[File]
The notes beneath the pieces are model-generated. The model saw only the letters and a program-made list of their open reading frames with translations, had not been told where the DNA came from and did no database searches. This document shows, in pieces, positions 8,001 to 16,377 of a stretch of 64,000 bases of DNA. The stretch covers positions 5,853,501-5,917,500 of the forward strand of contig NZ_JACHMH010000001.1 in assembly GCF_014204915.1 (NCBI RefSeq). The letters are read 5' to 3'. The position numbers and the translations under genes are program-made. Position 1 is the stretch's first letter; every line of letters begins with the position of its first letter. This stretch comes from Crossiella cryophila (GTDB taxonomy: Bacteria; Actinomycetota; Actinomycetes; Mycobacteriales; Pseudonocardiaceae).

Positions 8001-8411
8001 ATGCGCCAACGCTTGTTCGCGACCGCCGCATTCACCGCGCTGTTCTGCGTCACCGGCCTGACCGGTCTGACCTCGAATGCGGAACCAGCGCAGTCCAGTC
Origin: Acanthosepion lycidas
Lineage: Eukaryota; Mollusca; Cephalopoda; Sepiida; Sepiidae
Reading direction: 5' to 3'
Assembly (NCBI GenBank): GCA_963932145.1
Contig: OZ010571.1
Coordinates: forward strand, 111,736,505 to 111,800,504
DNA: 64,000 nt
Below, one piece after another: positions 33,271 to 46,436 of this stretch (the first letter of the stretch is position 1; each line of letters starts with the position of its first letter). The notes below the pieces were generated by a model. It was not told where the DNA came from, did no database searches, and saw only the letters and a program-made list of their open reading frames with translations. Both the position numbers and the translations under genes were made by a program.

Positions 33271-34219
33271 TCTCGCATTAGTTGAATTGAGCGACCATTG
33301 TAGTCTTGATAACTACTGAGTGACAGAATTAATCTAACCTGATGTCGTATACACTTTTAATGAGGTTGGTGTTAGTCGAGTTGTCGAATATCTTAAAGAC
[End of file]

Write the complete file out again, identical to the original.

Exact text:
The notes beneath the pieces are model-generated. The model saw only the letters and a program-made list of their open reading frames with translations, had not been told where the DNA came from and did no database searches. This document shows, in pieces, positions 8,001 to 16,377 of a stretch of 64,000 bases of DNA. The stretch covers positions 5,853,501-5,917,500 of the forward strand of contig NZ_JACHMH010000001.1 in assembly GCF_014204915.1 (NCBI RefSeq). The letters are read 5' to 3'. The position numbers and the translations under genes are program-made. Position 1 is the stretch's first letter; every line of letters begins with the position of its first letter. This stretch comes from Crossiella cryophila (GTDB taxonomy: Bacteria; Actinomycetota; Actinomycetes; Mycobacteriales; Pseudonocardiaceae).

Positions 8001-8411
8001 ATGCGCCAACGCTTGTTCGCGACCGCCGCATTCACCGCGCTGTTCTGCGTCACCGGCCTGACCGGTCTGACCTCGAATGCGGAACCAGCGCAGTCCAGTC
Origin: Acanthosepion lycidas
Lineage: Eukaryota; Mollusca; Cephalopoda; Sepiida; Sepiidae
Reading direction: 5' to 3'
Assembly (NCBI GenBank): GCA_963932145.1
Contig: OZ010571.1
Coordinates: forward strand, 111,736,505 to 111,800,504
DNA: 64,000 nt
Below, one piece after another: positions 33,271 to 46,436 of this stretch (the first letter of the stretch is position 1; each line of letters starts with the position of its first letter). The notes below the pieces were generated by a model. It was not told where the DNA came from, did no database searches, and saw only the letters and a program-made list of their open reading frames with translations. Both the position numbers and the translations under genes were made by a program.

Positions 33271-34219
33271 TCTCGCATTAGTTGAATTGAGCGACCATTG
33301 TAGTCTTGATAACTACTGAGTGACAGAATTAATCTAACCTGATGTCGTATACACTTTTAATGAGGTTGGTGTTAGTCGAGTTGTCGAATATCTTAAAGAC